I started in the light rain some time ago. It feels like a long time ago. One full day on a bike trip always does feel like a long time ago.
This morning after a horrible late start I managed to eek out about 35 miles to the pretty little town of Palmer Alaska, where I refueled and ran errands. That pretty much ended my gentle introduction on this cross continental ride. Immediately out of Palmer the road went shoulder-less and had a pretty steep grade. That was an omen of things to come. Thirty five miles past Palmer and headed up the Glen Highway I was greeted with my first serious climb of the trip, a nasty thing of some 10% grade and 2500 feet of elevation gain. Earlier when I stopped to woof down two very large chocolate chip cookies at a café I passed up a chance to ask an old-timer about the hills going forward. I am glad I didn’t know that this particular hill was coming. A bit early in the trip to be slogging the bike and 50 pounds of gear up something like that. On a first for 15,000 miles of bike touring I passed a perfectly serviceable canoe paddle in the road shoulder. I am glad I left it behind. It would have been awkward going up that hill and going thousands of more miles on top of that.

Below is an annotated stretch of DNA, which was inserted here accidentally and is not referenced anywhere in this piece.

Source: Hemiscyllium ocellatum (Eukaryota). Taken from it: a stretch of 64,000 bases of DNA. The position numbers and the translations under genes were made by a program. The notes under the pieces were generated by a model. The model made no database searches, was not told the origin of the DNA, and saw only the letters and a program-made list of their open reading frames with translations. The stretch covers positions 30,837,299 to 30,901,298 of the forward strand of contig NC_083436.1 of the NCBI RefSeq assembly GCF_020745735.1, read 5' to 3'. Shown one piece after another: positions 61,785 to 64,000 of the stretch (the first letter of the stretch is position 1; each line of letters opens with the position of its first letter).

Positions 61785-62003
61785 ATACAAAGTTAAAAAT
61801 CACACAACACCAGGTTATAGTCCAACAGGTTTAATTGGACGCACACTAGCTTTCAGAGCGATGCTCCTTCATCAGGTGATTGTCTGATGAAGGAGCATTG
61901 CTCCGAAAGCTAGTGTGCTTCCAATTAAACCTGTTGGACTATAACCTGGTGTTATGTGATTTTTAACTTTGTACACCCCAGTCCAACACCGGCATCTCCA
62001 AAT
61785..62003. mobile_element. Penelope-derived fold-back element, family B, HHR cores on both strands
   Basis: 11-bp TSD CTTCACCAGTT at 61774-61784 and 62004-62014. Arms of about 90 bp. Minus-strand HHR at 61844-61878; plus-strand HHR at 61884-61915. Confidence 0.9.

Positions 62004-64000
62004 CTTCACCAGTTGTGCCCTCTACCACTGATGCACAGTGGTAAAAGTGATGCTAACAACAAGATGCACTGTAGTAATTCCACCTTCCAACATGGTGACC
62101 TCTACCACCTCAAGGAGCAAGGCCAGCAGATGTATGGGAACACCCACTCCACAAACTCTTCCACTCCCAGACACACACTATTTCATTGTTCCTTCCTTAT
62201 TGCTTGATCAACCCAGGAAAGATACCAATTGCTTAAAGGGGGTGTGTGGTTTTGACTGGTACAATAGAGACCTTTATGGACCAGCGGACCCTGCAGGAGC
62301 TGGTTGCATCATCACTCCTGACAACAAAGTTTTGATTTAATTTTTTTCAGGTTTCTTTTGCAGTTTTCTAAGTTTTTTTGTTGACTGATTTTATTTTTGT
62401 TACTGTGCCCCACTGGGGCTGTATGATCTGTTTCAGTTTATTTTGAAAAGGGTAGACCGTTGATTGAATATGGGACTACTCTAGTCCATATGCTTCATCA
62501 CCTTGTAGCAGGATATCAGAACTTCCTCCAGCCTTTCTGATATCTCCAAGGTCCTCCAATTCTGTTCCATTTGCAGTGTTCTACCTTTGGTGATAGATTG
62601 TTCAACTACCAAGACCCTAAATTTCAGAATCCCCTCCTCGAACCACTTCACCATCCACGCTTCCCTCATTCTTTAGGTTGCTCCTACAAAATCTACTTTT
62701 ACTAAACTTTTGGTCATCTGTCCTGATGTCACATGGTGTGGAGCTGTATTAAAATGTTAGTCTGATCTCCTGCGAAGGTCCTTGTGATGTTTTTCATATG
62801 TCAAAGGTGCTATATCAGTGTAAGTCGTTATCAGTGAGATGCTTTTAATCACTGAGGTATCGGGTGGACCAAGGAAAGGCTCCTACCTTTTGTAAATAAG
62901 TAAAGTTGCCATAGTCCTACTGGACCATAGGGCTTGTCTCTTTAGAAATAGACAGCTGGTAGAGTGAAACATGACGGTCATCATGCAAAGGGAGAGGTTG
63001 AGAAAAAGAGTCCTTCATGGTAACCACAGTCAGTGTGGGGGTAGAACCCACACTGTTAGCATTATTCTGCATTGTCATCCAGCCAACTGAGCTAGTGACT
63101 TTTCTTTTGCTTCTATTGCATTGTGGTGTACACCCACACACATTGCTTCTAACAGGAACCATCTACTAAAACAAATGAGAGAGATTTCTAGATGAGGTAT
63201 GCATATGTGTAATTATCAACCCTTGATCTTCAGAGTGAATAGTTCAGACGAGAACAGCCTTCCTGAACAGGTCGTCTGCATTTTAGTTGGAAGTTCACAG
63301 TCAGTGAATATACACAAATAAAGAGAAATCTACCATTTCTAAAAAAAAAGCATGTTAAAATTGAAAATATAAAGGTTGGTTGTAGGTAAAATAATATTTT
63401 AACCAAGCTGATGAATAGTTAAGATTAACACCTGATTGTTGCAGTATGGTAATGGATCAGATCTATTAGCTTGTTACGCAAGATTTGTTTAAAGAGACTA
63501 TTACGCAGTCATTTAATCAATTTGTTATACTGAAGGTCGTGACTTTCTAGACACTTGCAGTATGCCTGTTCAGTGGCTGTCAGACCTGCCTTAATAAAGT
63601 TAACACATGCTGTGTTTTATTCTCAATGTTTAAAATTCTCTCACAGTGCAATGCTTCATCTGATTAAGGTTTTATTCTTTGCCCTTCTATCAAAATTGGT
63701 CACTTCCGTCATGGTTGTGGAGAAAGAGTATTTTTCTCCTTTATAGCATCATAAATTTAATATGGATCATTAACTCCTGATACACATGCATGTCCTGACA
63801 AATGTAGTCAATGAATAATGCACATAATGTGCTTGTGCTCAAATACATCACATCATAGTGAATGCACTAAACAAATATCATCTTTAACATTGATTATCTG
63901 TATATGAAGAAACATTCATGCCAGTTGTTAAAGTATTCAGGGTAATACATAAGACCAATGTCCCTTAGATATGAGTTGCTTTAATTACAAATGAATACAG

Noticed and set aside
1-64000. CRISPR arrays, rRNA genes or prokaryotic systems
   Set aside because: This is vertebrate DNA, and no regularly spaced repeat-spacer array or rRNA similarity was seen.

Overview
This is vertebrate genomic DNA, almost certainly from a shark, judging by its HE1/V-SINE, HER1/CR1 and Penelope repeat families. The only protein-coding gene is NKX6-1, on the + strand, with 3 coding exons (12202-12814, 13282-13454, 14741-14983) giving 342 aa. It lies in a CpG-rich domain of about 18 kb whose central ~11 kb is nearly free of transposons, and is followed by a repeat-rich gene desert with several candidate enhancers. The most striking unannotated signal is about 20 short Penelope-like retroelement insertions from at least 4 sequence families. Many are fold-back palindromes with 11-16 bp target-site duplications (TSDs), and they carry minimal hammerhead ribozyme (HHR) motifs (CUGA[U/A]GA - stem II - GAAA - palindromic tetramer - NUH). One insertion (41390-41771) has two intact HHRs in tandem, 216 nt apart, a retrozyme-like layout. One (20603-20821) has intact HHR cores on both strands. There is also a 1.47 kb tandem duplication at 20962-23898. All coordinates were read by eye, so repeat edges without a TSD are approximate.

The tradeoff for the mad hills so soon on a trip of this length is the scenery. I followed the mighty and glacially-muddied Matusitna River upstream and was afforded amazing views of the surrounding mountains. Picture the 550 route between Silverton and Durango Colorado but without a wilting hot sun, or Jasper/Banff National Park but without the throngs of tourists hungry for easy photos of stunning scenery.
All nasty hills have a back side, and right when I started a 3 mile descent at 30 mph a motorist stopped to warn me about a big cow moose by the roadside. Aggressive moose aren’t a thing back in New England (that I know of) but here a cow with a calf is considered more dangerous than bears. At a hundred yards out I flagged a passing motorist and had her lead me past the beast. Fortunately the moose looked unconcerned about me. In fact it barely lifted its head off the leaves it was devouring for supper. I doubt next time I will have the advantage of a passing car and a steep descent to out-pedal any mammalian pursuers. In Maine one time I clocked a moose doing 25 mph before it realized it was actually allowed to turn off the dirt road I was following in on. That means at 5 mph going up an Alaskan hillside that I would be an easy target for a grumpy moose.
Tonight I made camp overlooking the amazing Matansutna Glacier, which sits below me (down slope) from where I have pitched my little tent. The glacier almost appears as a pillow of whipped cream surround by a sea of kelly green vegetation. A very unique site indeed.